I’m not sure if I belong anywhere in specific. I don’t know if I ever understood what people who define themselves that way feel. Peruvians know that I am not Peruvian, but they cannot guess my place of origin, and when I tell them, they doubt it and smile, suspecting in the same way as some Cubans who do not know in which register of Cubanness to place me. I don’t know either. I have always been haunted by the feeling that my life is traversed by events that, simplified, can be enclosed in a certain popular phrase: “You are behind the stick”. That is, I am where things do not happen and, when I move from that place, things begin to happen.
On the first New Year’s Eve outside Cuba, I found out that my dog, which I had hoped to bring with me, had died months before. They had not found a way to tell me. Shortly thereafter, between crying and sobbing, my dad told me that my sister was in a coma and about to die. I was in the wrong place again, with no money in my pocket. Many times, I imagined myself running like Forrest or just jumping into the ocean and swimming.
However, lately I prefer to think of myself differently. I want to break my own judgment and say that I go in circles around it. That way I can come to terms with my lags, my permanent inopportuneness. It is possible that I am not right about anything, that my gaps have no real base, but, in any case, I dare to recognize how valuable it is to feel and to know you as insignificant. With the same right to exist as a snail or a pig, I understand that I belong to a non-place, to a disordered identity.
A few years ago, a census brought a controversial question for many Peruvians, a self-identification question that for the first time was included in the questionnaire. “By your customs and your ancestors, how do you feel or consider yourself?” At that moment I didn’t know what to put – what a difficult question, especially when they have always tried to take away from us the possibility of self-identifying ourselves as we want, building fiction upon fiction without the possibility of complaint.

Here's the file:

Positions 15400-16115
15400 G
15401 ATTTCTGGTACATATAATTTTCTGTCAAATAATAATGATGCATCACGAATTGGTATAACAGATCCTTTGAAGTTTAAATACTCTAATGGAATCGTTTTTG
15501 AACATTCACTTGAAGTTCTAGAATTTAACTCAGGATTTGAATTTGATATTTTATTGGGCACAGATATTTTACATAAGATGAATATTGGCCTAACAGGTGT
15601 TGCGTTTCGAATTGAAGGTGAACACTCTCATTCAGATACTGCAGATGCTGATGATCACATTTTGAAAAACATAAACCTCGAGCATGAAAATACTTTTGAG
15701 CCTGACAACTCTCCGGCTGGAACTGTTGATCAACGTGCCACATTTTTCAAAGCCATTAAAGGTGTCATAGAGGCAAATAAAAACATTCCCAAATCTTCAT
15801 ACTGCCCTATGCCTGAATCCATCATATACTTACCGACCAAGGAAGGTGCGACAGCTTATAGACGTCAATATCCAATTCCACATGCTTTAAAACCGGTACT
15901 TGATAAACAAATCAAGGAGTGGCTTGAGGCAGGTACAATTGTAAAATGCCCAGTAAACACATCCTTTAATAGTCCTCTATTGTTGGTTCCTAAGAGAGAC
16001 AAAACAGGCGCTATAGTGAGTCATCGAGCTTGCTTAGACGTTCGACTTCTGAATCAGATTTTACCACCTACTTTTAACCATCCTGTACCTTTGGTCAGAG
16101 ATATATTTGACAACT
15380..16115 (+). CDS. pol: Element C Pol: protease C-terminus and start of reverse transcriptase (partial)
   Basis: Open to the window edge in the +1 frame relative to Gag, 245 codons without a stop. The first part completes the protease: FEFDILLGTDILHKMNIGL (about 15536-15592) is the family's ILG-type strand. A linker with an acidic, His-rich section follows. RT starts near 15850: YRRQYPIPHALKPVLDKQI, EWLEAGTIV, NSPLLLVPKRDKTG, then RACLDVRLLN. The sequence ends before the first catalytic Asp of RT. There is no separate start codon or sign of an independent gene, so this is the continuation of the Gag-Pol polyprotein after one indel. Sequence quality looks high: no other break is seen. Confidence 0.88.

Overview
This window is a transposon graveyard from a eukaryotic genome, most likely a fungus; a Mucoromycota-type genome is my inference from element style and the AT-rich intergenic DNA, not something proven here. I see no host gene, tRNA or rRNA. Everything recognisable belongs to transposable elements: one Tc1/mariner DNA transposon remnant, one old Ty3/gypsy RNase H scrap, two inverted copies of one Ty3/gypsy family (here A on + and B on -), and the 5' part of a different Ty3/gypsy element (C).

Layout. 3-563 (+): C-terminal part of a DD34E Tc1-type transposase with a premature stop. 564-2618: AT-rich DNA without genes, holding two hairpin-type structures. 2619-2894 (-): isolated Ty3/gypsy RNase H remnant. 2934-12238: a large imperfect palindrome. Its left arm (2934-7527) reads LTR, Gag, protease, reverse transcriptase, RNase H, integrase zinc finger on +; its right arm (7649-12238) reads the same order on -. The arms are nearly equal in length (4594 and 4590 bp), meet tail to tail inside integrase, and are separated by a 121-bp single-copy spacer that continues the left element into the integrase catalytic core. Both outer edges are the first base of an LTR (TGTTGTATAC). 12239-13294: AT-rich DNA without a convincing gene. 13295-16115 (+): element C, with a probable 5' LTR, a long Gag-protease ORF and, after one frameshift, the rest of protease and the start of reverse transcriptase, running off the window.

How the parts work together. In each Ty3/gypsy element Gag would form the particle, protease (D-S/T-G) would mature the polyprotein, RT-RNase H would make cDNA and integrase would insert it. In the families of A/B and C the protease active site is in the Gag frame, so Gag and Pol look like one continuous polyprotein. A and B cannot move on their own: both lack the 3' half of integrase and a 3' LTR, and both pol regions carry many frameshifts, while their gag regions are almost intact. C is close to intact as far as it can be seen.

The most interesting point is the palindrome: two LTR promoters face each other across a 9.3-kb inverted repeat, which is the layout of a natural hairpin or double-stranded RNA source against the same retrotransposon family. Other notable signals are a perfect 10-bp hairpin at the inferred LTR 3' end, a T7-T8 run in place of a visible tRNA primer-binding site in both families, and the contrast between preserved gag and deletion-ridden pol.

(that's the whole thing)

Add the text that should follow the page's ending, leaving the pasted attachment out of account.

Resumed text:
Lately, after giving birth, a figure comes to my mind similar to those people who, it was said, arrived from the Yuma (USA) with all their clothes on, their own, their cousin’s, their uncle’s, their neighbor’s, their children’s, their grandmother’s. I imagine myself as a doll with hundreds of layers, clothes and fabrics that do not allow her to articulate a gesture of her own and that, at this point, begins to take off one by one the things that no longer work for her and possibly never did. This is how I feel in front of my growing daughter, stripping myself, taking off the skin that is not mine, that does not fit me, that does not represent me, that squeezes me or dances on me. If I had to choose what, or how I identify with, I would then prefer to simply disidentify.
Next time I might put something like “from a tribe of worms”. If everything is fiction, I choose to assume myself in one of my own, and not drag the one of Isabella the Catholic. I must then carry this unstitched backpack, loaded with something that floats, shiny, that always detaches itself from the mother iron, like real dross, without rooting myself to anything that will sustain me for long. Back and forth, the same phrase is repeated endlessly, “You’re not from here, are you?”
Translation from Spanish by Sergio Vitier.